Chip Kelly brings open mind to Eagles' QB situation
January 18, 2013, 7:00 am
Here’s all we know about Chip Kelly’s plans at quarterback: He’ll have one.
Who will it be? Is he currently on the roster? Will he have to be a running QB or can he be a classic drop-back passer? Young guy? Old guy? Fast guy? Slow guy?
Not a clue.
Kelly, in his first full day as head coach of the Eagles, spoke at length Thursday about the quarterback position but only in general terms. He said it’s way too early to speculate about the future of Michael Vick and Nick Foles, but he did say there are a lot of misconceptions about the quarterback position in his high-powered spread offense.
He doesn’t have to be a crazy scrambler. He’s not going to carry the ball 20 times a game. He doesn’t need to be the next RG3 or Colin Kaepernick.
He just needs to be good.
“[There’s] perception vs. reality,” he said. “My quarterback last year [at Oregon], Darren Thomas, who is up in the CFL, we played in 14 games, he ran for 200 yards. Everybody is like, ‘Well, you run a running offense.’ Well, look at the statistics, it’s not that. We don’t run designed quarterback runs or we’re snapping the ball to him and then running quarterback power.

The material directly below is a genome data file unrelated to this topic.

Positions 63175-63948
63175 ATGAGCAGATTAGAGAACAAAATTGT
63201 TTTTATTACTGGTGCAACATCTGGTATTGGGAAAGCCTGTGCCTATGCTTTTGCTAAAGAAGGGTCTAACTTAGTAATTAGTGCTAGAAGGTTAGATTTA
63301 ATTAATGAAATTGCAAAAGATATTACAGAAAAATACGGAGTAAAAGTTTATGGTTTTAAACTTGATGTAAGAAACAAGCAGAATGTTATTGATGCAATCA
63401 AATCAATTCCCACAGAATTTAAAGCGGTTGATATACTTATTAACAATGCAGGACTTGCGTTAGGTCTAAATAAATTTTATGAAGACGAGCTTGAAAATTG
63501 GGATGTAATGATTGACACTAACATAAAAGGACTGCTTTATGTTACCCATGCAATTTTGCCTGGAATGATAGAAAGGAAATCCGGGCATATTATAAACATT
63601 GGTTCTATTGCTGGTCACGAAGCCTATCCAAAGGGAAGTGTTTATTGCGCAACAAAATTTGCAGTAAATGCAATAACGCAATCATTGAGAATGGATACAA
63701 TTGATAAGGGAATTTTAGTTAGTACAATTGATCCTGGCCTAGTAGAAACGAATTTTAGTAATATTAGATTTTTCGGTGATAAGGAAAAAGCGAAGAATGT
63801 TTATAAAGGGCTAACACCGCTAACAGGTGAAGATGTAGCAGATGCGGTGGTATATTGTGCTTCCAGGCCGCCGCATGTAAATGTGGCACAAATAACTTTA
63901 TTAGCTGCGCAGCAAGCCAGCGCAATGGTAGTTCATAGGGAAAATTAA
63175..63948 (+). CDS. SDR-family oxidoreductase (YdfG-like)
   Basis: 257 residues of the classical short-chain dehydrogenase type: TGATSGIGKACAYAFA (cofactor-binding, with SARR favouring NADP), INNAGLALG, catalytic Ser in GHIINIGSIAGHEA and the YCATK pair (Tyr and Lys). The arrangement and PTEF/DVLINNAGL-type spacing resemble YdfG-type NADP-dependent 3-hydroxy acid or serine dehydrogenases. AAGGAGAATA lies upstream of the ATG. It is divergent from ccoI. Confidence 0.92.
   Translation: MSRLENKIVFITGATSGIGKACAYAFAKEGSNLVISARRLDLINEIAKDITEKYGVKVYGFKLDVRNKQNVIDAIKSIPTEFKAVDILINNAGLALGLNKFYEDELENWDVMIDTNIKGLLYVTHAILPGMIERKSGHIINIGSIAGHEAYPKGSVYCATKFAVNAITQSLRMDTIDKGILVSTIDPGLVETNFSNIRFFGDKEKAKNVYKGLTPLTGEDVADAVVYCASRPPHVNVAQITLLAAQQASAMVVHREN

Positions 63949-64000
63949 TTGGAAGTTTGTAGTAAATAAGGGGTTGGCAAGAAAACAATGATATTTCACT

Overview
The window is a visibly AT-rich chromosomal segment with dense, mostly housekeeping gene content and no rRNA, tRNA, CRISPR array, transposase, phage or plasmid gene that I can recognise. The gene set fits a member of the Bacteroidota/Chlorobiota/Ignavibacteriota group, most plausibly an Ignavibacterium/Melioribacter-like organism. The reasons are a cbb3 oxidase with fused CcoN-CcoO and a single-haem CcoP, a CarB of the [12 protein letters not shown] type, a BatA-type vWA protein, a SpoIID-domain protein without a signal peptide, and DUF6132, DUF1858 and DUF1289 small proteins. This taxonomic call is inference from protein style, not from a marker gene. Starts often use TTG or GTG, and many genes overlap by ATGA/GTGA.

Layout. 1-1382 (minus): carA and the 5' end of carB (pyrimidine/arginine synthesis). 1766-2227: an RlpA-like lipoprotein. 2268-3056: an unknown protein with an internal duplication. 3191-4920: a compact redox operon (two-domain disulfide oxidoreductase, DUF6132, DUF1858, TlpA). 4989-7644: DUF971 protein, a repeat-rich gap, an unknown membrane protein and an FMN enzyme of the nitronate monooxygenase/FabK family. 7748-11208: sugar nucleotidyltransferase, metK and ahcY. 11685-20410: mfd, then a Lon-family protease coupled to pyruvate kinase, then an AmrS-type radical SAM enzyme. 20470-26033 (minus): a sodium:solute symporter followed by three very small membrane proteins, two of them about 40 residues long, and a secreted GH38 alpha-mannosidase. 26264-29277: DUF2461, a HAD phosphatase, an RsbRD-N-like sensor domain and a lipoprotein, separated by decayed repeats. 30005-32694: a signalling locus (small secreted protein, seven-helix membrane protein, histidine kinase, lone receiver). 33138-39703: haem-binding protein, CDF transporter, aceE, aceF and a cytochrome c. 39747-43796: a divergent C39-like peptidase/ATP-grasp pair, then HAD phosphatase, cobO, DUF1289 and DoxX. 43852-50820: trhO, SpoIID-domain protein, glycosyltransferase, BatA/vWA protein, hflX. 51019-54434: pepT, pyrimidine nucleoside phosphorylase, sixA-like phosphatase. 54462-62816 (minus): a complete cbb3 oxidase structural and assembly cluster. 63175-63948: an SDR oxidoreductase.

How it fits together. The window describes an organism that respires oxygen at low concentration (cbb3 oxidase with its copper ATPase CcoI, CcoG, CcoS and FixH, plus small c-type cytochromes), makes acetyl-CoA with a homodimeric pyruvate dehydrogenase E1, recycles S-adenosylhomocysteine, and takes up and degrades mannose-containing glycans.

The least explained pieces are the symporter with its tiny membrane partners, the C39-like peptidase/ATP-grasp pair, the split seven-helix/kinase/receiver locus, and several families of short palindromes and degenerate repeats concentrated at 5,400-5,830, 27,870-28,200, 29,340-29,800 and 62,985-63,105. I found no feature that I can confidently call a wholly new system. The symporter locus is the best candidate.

“Two years ago we played Collin Klein [of Kansas State] in the [Fiesta] Bowl game. The year before, Collin Klein carried the ball 317 times and [Oregon running back] LaMichael James carried it 271. They’re snapping the ball and he’s running. Tim Tebow, they’re snapping the ball, he’s running counter, he’s running power, it’s direct-snap stuff.
“I’ve never been that way. We’ve run zone-read concepts, man-read concepts, where it’s a mathematical game. If there is an extra defender in the box, your quarterback can read him and by controlling him and reading him he is basically blocking him.”
Don’t forget, it was Patriots coach Bill Belichick who reached out to Kelly recently to learn about his offensive concepts. Belichick’s quarterback, obviously, is no RG3.
So it’s all about finding a talented quarterback, not necessarily a mobile, athletic one.
“What Bill does in New England with Tom Brady is not a spread-option offense,” he said. “If someone tried to make Tommy run the zone-read, I think he’d get fired, to be honest with you. You need him to sit back in the pocket and throw the ball because he’s one of the all-time greatest quarterbacks ever.
“It’s about what tools do we have in our toolbox and what tools can we use based on the players that we have. I think what Jim Harbaugh has done in San Francisco and Pete Carroll did in Seattle is that they identified the strengths they had in Colin Kaepernick and Russell Wilson, and they played to them.
“Mike Shanahan did the same thing with RG3, played to his strengths. It’s no different than what the Colts did with Andrew Luck and what Denver is doing with Peyton Manning and what the Patriots did with Tom Brady. Any great coach identifies what their personnel is and puts them in positions to be successful. You have a wide variety of talent at the quarterback spot.”
The Eagles have three quarterbacks under contract -- Michael Vick, their starter for most of the last three seasons; Nick Foles, who started the last six games last year; and veteran Trent Edwards.